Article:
Promoting Inclusive Markets and Financial Systems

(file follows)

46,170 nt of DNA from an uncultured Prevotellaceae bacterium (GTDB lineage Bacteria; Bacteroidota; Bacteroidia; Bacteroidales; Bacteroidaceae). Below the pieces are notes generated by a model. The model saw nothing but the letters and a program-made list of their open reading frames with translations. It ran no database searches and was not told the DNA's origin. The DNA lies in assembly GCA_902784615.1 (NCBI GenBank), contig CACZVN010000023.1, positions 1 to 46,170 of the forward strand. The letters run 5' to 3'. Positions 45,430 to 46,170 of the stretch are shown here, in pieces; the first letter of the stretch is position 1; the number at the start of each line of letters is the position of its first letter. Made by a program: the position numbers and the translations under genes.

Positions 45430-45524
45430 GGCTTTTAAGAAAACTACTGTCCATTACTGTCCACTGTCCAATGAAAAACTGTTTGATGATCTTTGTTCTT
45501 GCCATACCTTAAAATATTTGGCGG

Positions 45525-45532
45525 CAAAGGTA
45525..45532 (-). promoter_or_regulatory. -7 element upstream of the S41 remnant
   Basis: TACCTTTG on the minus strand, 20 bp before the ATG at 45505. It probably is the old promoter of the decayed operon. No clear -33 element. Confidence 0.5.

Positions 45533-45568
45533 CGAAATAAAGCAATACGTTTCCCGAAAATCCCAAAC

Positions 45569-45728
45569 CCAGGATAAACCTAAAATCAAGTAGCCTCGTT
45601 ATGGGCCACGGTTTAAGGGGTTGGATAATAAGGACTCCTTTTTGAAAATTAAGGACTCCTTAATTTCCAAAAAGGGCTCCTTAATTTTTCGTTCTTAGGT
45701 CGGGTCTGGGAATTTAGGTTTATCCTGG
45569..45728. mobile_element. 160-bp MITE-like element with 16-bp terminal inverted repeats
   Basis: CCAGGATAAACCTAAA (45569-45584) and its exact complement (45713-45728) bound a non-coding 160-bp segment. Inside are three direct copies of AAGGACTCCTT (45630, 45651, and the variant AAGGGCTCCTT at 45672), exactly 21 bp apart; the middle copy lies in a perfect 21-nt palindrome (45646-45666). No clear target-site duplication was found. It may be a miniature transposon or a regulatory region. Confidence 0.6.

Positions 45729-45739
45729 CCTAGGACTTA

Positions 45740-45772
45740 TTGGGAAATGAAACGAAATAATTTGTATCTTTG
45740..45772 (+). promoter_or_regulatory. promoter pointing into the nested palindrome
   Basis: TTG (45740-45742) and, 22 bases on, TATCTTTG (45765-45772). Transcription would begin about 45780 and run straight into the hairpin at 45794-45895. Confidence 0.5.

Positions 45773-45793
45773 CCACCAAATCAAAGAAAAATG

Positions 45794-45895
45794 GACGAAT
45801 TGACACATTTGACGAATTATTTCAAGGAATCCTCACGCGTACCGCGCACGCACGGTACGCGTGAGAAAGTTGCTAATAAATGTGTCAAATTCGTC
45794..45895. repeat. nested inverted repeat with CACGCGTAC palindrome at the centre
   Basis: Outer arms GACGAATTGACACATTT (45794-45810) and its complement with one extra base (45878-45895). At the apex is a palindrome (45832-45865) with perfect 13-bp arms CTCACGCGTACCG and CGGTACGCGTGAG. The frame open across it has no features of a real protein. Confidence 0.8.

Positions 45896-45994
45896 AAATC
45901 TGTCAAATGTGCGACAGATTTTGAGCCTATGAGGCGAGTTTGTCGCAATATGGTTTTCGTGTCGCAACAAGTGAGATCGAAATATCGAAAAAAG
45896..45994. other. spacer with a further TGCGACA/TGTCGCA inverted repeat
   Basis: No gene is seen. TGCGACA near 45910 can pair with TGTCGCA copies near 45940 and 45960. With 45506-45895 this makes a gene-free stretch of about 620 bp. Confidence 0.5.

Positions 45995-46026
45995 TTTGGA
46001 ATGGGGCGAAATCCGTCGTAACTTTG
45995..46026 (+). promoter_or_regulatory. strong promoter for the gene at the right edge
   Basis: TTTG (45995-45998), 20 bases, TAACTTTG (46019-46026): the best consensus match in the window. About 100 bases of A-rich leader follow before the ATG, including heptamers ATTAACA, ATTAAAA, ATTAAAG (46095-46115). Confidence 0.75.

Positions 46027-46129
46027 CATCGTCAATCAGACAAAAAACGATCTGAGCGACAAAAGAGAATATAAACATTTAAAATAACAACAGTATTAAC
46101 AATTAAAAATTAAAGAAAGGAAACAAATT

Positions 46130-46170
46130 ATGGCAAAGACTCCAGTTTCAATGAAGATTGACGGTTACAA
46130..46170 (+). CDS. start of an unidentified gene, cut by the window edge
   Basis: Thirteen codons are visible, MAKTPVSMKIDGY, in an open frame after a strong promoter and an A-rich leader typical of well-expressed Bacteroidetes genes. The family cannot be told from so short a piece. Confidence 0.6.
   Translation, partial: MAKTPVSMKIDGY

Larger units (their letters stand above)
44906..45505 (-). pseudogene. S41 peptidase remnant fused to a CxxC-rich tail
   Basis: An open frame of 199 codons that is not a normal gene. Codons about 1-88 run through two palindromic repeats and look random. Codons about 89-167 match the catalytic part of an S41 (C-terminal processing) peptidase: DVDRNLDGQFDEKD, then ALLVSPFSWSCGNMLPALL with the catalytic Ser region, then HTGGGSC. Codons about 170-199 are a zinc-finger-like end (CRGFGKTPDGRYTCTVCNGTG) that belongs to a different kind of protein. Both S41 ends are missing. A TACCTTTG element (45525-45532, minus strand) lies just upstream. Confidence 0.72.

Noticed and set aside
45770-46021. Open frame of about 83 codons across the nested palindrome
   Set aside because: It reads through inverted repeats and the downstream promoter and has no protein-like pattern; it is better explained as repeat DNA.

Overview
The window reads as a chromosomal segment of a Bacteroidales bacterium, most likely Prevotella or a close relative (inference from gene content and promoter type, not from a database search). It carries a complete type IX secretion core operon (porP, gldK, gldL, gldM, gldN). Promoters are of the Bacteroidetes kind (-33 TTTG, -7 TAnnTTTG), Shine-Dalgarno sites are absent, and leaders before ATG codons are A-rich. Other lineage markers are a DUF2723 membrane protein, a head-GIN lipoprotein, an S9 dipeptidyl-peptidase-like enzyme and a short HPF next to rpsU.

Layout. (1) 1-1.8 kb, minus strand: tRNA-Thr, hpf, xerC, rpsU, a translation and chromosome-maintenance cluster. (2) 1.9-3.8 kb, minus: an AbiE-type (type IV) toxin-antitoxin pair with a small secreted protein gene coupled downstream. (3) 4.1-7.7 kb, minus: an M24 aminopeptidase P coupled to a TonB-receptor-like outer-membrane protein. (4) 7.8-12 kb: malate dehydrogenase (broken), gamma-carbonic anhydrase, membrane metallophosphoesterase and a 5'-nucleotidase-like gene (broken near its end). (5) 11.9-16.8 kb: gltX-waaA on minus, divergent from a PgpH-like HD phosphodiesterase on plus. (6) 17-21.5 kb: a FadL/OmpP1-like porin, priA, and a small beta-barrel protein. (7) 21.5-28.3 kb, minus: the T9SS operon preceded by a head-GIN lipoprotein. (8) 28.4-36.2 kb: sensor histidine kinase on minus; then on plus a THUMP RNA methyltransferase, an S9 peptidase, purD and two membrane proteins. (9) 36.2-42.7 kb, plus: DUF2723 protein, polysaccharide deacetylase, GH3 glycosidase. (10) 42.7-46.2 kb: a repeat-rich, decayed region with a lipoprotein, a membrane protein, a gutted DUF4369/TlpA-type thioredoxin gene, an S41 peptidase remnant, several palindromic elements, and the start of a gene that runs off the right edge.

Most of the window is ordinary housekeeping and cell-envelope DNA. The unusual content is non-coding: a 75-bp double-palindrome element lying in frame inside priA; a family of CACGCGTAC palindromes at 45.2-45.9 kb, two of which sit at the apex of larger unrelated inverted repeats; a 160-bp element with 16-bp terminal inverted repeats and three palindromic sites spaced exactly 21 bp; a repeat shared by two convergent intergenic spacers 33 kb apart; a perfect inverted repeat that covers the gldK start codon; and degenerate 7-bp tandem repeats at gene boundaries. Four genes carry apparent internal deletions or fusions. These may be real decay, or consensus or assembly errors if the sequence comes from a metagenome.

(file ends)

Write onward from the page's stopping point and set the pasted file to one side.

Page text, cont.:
Since its introduction in the first Human Development Report in 1990, the Human Development Index (HDI) has attracted great interest in policy and academic circles, as well as in the media and national audiences around the world. Its popularity can be attributed to the simplicity of its characterization of development - an average of achievements in health, education and income –and to its underlying message that development is much more than economic growth. Yet the HDI’s very simplicity prompted critiques from the start, with some contending that it was too simplistic, while others who accepted its self-imposed limitations still questioned its choice of indicators and its computational methodology. In 2010, for the twentieth anniversary edition, the Human Development Report undertook a comprehensive review of these critiques and introduced several major changes to the HDI. This article is a detailed review of key critiques of the HDI, today and in the past, and explains the recent changes introduced to the HDI formula and indicators.
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